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The Rise of Neural Processing Units: Enhancing On-Device Generative AI for Speed and Sustainability

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The evolution of generative AI is not just reshaping our interaction and experiences with computing devices, it is also redefining the core computing as well. One of the key drivers of the transformation is the need to operate generative AI on devices with limited computational resources. This article discusses the challenges this presents and how neural processing units (NPUs) are emerging to solve them. Additionally, the article introduces some of the latest NPU processors that are leading the way in this field.

Challenges of On-device Generative AI Infrastructure

Generative AI, the powerhouse behind image synthesis, text generation, and music composition, demands substantial computational resources. Conventionally, these demands have been met by leveraging the vast capabilities of cloud platforms. While effective, this approach comes with its own set of challenges for on-device generative AI, including reliance on constant internet connectivity and centralized infrastructure. This dependence introduces latency, security vulnerabilities, and heightened energy consumption.

The backbone of cloud-based AI infrastructure largely relies on central processing units (CPUs) and graphic processing units (GPUs) to handle the computational demands of generative AI. However, when applied to on-device generative AI, these processors encounter significant hurdles. CPUs are designed for general-purpose tasks and lack the specialized architecture needed for efficient and low-power execution of generative AI workloads. Their limited parallel processing capabilities result in reduced throughput, increased latency, and higher power consumption, making them less ideal for on-device AI. On the hand, while GPUs can excel in parallel processing, they are primarily designed for graphic processing tasks. To effectively perform generative AI tasks, GPUs require specialized integrated circuits, which consume high power and generate significant heat. Moreover, their large physical size creates obstacles for their use in compact, on-device applications.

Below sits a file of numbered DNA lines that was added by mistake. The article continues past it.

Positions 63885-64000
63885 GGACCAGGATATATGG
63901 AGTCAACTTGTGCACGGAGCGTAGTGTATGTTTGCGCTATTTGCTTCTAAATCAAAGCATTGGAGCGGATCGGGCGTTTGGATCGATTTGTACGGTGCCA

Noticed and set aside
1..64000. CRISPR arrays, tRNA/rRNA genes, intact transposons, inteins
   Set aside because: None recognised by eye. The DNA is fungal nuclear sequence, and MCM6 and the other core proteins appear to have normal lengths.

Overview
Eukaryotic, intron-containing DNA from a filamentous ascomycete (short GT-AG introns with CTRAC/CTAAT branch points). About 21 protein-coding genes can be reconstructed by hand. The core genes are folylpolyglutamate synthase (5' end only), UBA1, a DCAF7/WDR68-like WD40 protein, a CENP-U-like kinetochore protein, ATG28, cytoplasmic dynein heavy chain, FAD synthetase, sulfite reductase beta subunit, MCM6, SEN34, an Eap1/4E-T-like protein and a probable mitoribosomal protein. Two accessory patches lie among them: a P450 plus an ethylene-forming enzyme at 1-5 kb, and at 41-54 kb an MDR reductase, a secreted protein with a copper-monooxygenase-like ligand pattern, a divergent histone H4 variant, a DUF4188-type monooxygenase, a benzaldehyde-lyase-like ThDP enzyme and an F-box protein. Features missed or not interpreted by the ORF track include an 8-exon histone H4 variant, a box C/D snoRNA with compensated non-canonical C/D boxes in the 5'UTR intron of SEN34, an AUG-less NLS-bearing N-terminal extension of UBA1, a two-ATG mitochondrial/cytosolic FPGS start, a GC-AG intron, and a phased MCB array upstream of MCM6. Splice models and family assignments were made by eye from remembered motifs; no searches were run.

The Emergence of Neural Processing Units (NPUs)

In response to the above challenges, neural processing units (NPUs) are emerging as transformative technology for implementing generative AI on devices. The architecture of NPUs is primarily inspired by the human brain's structure and function, particularly how neurons and synapses collaborate to process information. In NPUs, artificial neurons act as the basic units, mirroring biological neurons by receiving inputs, processing them, and producing outputs. These neurons are interconnected through artificial synapses, which transmit signals between neurons with varying strengths that adjust during the learning process. This emulates the process of synaptic weight changes in the brain. NPUs are organized in layers; input layers that receive raw data, hidden layers that perform intermediate processing, and output layers that generate the results. This layered structure reflects the brain's multi-stage and parallel information processing capability. As generative AI is also constructed using a similar structure of artificial neural networks, NPUs are well-suited for managing generative AI workloads. This structural alignment reduces the need for specialized integrated circuits, leading to more compact, energy-efficient, fast, and sustainable solutions.

Addressing Diverse Computational Needs of Generative AI

Generative AI encompasses a wide range of tasks, including image synthesis, text generation, and music composition, each with its own set of unique computational requirements. For instance, image synthesis heavily relies on matrix operations, while text generation involves sequential processing. To effectively cater to these diverse computational needs, neural processing units (NPUs) are often integrated into System-on-Chip (SoC) technology alongside CPUs and GPUs.